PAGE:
Lichens, Lichenicolous Fungi and Allied Fungi of Turnipseed WakeNature Preserve, North Carolina, USA. Gary B. Perlmutter University of North Carolina Herbarium ( ncu ), North Carolina Botanical Garden CB# 3280, Coker Hall, University of North Carolina, Chapel Hill, NC 27599. Introduction
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Turnipseed WakeNature Preserve, North Carolina, USA
Gary B. Perlmutter
University of North Carolina Herbarium (ncu), North Carolina Botanical Garden
CB# 3280, Coker Hall, University of North Carolina, Chapel Hill, NC 27599
Turnipseed Preserve is 90 hectares of county-owned open space in eastern Wake County in the Outer Piedmont / Fall Line transition zone of east-central North Carolina (Fig. 1). It was recently designated a “WakeNature Preserve” by the local stakeholder group WakeNature Preserves Partnership by exhibiting high quality ecological resources with a written plan for their stewardship. Part of the inventory work that went into the site’s management plan was a lichen survey conducted in 2009-2011.
Figure 2. Acarospora janae K. Knudsen, newly described from specimens collected at Turnipseed in 2009 and Las Vegas, New Mexico, 1927-1929 (Lumbsch et al. 2011).
Figure 3. Granitic boulder outcrops blackened by expansive colonies of the rock-inhabiting fungus Lichenotheliascopularia. This taxon is currently under molecular study.
Results & Discussion
A total of 170 species were identified in 76 genera, representing 37 families (Table 1). The largest families include the Parmeliaceae, Physciaceae, Cladoniaceae, Pertusariaceae, and Graphidaceae, in descending order. The remaining 32 families each contain less than 5% of the biota.
The lichen biota was 56% corticolous (96 taxa), 29% saxicolous (50 taxa), 11% lignicolous (19 taxa), 9% terricolous (16 taxa), 4% muscicolous (6 taxa) and 1% lichenicolous (2 species); 15 species were found on multiple substrate types. By habit, the biota is 55% crustose (93 taxa), 27% foliose (45 taxa) and 18% fruticose (31 taxa).
Twelve new state records were found, including Acarospora janae (Fig. 2), new to science, and members of the family Lichenotheliaceae represented by lichenicolous and rock-inhabiting fungi (Fig. 3).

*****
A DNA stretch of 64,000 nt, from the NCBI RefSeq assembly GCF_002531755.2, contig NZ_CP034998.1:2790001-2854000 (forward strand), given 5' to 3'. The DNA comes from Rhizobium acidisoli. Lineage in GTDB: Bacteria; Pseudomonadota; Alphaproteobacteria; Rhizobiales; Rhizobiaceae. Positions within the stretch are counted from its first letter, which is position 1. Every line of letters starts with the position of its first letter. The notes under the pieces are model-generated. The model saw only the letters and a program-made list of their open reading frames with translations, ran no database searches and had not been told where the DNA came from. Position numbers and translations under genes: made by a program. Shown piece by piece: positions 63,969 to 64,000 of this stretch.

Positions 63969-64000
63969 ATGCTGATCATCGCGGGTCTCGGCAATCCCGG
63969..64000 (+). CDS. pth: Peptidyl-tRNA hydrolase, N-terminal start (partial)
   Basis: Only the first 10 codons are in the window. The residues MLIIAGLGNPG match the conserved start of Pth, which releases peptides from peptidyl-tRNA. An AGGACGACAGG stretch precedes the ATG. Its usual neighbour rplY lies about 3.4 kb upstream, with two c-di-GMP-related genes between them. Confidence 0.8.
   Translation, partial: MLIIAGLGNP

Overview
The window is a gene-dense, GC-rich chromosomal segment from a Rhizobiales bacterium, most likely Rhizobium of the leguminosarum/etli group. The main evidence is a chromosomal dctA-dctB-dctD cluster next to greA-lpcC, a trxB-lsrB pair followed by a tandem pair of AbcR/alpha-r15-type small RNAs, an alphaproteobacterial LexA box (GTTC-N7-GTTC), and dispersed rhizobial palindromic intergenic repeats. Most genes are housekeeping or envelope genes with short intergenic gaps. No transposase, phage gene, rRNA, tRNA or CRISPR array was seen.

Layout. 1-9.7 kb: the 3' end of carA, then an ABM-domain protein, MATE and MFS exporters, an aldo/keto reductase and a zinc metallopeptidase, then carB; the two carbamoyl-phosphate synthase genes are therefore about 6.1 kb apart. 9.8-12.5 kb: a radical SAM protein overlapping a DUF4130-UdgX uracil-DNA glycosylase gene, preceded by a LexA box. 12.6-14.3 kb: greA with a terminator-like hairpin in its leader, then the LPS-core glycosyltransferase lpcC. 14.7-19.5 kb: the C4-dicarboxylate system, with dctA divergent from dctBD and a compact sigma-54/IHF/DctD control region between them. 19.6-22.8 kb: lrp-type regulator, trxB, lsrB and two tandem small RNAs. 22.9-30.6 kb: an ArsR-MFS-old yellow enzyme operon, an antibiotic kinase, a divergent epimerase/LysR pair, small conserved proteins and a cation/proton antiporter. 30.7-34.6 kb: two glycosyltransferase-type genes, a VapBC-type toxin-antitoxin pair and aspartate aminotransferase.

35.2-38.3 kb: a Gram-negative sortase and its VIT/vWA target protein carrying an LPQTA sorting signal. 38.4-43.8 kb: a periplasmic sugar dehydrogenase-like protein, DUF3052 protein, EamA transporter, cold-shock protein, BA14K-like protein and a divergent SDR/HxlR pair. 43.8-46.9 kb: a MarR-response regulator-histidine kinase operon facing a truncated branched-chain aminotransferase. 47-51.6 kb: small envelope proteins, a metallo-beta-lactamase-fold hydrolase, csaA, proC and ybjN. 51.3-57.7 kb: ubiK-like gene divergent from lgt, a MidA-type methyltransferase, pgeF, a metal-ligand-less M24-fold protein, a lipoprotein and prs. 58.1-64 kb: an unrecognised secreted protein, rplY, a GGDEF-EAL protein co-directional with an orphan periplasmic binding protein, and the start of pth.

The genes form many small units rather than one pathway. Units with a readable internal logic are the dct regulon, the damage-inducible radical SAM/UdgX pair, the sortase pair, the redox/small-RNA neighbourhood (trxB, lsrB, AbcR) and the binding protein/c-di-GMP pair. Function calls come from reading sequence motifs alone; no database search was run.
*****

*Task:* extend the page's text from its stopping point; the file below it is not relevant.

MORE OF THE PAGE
Lichens were found throughout the preserve, in all habitats except open fields (Table 2). Mixed forests had the highest lichen diversities of any forest type, likely owing to forest stand variability in age and tree composition, plus a relatively robust floor component.
Six pollution-tolerant (Candelariaconcolor, Flavoparmelia baltimorensis, F. caperata, Physciamillegrana, Punctelia rudecta and Pyxinesubcinerea) and ten pollution-sensitive (Coccocarpiapalmicola, Collema subflaccidum, Leptogium austroamericanum, L. cyanescens, Nephromahelveticum, Ramalina culbersoniorum, R. americanums. lat., Usnea mutabilis, U. pensylvanica, U. strigosa, U. scabrosa) macrolichens were found with the tolerant species in more exposed habitats and the sensitive ones in shaded forests. Peltigera was notably absent. These findings suggest a moderate impact of ambient air pollution from local farms, roads and cities, yet support the notion that forests act as air scrubbers as wetlands do for water quality.
Turnipseed Preserve is found to have a rich lichen biota, which is likely attributed to the site’s diverse habitats with rocky abundance in a transitional ecoregion as well as an intensive sampling effort.
Figure. 1. Map of Turnipseed Preserve, Wake County, North Carolina depicting preselected lichen sample sites (yellow dots).
Lumbsch, H.T. et al. 2011. One hundred new species of lichenized fungi: a signature of undiscovered global diversity. Phytotaxa 18: 1-127.
Methods & Materials
Turnipseed was surveyed of its lichens through multiple visits to preselected sites, focusing on specific terrestrial habitats: forest edge of a powerline corridor, floodplain forests, mixed pine-hardwood forest, pine-regenerating stands, granitic flatrocks, granitic boulder clusters / outcrops, and open fields (Fig. 1). At each site all lichen taxa encountered were recorded with 475 vouchers collected. Specimens were deposited at NCU and determined using standard laboratory techniques. The more difficult specimens were sent to outside experts for determination / further study.
Data were analyzed by habitat type and subtype. To assess environmental health, documented pollution-sensitive and pollution-tolerant species were tallied and compared to other floras.
I wish to thank Nathaniel Osborne and members of WakeNature for inviting me to inventory Turnipseed Preserve; lichenologists at BM, GZU, HBG, MSC, NY and UCR for determining specimens; and the NCU curatorial staff for allowing space and equipment for identifying and curating specimens. Fieldwork was conducted under a permit by the Wake County Dept. Parks, Rec. and Open Space.
For further information
Please contact firstname.lastname@example.org. Information on WakeNature and its efforts can be found on their website: www.wakenature.org.
Prepared for the 2011 American Bryological and Lichenological Society Annual Meeting, Roan Mountain State Park, Tennessee, June 20-24, 2011.